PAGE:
How To Size Your New Water Heater -- Tankless Or Conventional – Sobieski Services | DE, NJ, PA, MD

How To Size Your New Water Heater — Tankless Or Conventional

Cup and SpoonBefore you purchase a new tankless or conventional water heater, you first need to determine the correct size to meet your hot water needs. An oversized water heater will use excess energy, and an undersized water heater will cause unnecessary deficiency of hot-water availability.

In a tankless system, estimate hot water usage by adding up the flow rates, or gallons per minute, of each hot water device you expect to use in your home at the same time. This will give you the total flow rate for the system. Flow rates for fixtures made after 1992 have been set by federal regulation to use no more than 2.2 gallons per minute. Installing low-flow aerators to your fixtures will reduce the water demand in your household, and are good way to not only save water, but save on energy costs associated with hot water usage.

After determining the total gallons per minute, or GPM, next determine the temperature rise, which is the difference in temperature from the incoming water and the hot water temperature you wish you use. For example, the most common temperature rise for most residential applications is 70 degrees, taken from a point-of-use temperature of 120 degrees minus an incoming water temperature of 50 degrees. Using the GMP and the temperature rise numbers, you can determine which tankless water heater will meet your home’s needs.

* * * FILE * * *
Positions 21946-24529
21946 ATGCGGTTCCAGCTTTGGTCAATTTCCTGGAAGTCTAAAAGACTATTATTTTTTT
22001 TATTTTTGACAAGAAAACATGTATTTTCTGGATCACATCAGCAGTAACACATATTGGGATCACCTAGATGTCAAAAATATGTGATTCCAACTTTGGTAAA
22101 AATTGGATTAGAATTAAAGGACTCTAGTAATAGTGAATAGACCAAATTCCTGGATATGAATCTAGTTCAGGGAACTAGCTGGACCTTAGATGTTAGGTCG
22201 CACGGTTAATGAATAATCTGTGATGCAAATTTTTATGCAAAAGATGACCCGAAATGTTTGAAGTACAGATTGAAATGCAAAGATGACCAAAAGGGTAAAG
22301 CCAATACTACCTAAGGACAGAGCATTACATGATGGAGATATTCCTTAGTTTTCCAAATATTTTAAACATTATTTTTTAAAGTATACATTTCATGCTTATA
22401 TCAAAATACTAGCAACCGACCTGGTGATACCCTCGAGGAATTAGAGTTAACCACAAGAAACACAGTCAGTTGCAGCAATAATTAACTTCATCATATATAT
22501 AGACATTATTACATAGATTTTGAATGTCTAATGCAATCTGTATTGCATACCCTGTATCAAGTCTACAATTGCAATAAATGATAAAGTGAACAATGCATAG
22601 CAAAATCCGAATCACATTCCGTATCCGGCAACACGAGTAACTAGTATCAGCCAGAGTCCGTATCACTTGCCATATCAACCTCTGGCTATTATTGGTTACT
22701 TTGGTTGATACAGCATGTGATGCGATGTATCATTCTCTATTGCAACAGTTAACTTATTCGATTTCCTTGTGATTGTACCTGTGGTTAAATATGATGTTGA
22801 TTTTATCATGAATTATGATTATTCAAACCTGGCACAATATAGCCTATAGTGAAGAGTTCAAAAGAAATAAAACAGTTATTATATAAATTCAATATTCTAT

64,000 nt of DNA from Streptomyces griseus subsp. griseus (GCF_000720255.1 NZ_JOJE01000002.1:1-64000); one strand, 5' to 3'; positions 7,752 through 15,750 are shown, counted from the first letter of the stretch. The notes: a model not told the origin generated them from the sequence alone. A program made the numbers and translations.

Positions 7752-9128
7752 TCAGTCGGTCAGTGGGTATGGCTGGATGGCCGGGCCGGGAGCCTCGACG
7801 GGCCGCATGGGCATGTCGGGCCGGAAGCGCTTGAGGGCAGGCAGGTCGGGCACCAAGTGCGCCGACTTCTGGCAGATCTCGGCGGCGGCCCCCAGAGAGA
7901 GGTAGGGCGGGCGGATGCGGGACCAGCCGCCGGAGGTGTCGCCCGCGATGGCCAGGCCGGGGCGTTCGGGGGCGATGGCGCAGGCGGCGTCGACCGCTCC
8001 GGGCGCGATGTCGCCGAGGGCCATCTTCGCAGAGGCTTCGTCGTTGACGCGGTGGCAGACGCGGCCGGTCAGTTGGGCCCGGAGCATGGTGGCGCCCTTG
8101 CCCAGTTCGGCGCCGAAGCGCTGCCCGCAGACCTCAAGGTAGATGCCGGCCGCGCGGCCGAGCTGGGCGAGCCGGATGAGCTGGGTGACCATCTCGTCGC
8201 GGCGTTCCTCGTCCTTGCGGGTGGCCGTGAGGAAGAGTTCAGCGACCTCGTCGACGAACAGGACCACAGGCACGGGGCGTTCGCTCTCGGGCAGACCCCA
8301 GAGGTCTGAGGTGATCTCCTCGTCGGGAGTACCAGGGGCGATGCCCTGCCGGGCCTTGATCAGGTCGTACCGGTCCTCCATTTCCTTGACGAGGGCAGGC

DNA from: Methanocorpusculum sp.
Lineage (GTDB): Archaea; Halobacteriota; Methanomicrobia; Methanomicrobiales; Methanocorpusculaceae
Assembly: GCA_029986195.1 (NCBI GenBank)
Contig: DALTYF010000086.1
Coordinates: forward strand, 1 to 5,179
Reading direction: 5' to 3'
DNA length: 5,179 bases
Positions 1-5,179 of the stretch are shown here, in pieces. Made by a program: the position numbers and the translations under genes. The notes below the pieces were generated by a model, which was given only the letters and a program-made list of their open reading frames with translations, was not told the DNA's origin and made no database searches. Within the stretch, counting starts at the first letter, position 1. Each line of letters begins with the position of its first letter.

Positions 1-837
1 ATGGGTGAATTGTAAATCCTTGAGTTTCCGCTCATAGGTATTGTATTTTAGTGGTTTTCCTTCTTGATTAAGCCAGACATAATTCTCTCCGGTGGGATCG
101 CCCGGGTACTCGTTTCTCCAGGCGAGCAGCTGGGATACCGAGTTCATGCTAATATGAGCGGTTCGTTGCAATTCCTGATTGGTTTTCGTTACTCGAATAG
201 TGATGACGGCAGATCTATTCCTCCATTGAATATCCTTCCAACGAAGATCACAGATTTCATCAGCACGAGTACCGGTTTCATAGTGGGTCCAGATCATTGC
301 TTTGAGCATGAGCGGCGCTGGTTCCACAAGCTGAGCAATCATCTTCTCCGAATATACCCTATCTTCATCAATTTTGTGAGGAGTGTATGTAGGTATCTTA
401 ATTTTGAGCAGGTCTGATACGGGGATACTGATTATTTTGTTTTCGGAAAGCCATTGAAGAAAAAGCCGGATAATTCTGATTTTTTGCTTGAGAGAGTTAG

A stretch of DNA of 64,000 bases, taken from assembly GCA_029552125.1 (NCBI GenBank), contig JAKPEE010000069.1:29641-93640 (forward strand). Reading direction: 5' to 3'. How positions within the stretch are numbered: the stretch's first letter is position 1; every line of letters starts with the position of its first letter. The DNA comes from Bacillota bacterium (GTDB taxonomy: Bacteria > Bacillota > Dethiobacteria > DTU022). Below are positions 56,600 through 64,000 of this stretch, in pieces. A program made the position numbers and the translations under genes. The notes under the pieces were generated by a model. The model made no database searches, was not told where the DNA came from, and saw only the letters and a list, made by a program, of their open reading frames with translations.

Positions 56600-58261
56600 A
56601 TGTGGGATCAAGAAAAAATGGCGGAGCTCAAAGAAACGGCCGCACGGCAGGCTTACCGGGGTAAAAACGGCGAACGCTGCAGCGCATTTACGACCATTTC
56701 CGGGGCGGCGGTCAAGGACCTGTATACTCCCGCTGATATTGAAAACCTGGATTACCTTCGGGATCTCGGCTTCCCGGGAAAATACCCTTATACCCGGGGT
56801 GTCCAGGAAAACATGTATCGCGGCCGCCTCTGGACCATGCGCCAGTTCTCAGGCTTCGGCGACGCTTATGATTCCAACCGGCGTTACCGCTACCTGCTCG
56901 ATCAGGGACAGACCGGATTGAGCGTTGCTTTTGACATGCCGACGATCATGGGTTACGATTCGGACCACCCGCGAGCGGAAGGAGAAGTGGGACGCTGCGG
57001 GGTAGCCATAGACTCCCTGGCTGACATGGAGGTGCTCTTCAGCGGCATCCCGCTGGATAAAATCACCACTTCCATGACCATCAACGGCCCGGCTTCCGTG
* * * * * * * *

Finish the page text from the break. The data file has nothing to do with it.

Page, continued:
For sizing a conventional tank hot water system, estimate your peak hour demand, which is the hour of the day you expect to use the most hot water at once. This ensures that when demand is at its highest, the tank has enough hot water ready for distribution. For example, if you expect your family to take three showers and the dishwasher to run at the same time in the morning, the total gallons used in these activities would be your peak hour demand. The system you choose should be able to adequately serve your peak hour demand, in order to avoid hot water shortages.

For more information or questions about water-heater systems, installation or replacements, please contact Sobieski Air Conditioning.

Our goal is to help educate our customers about energy and home comfort issues (specific to HVAC systems). Sobieski serves Wilmington, Delaware and the surrounding areas. Visit our website to see our special offers and get started today!

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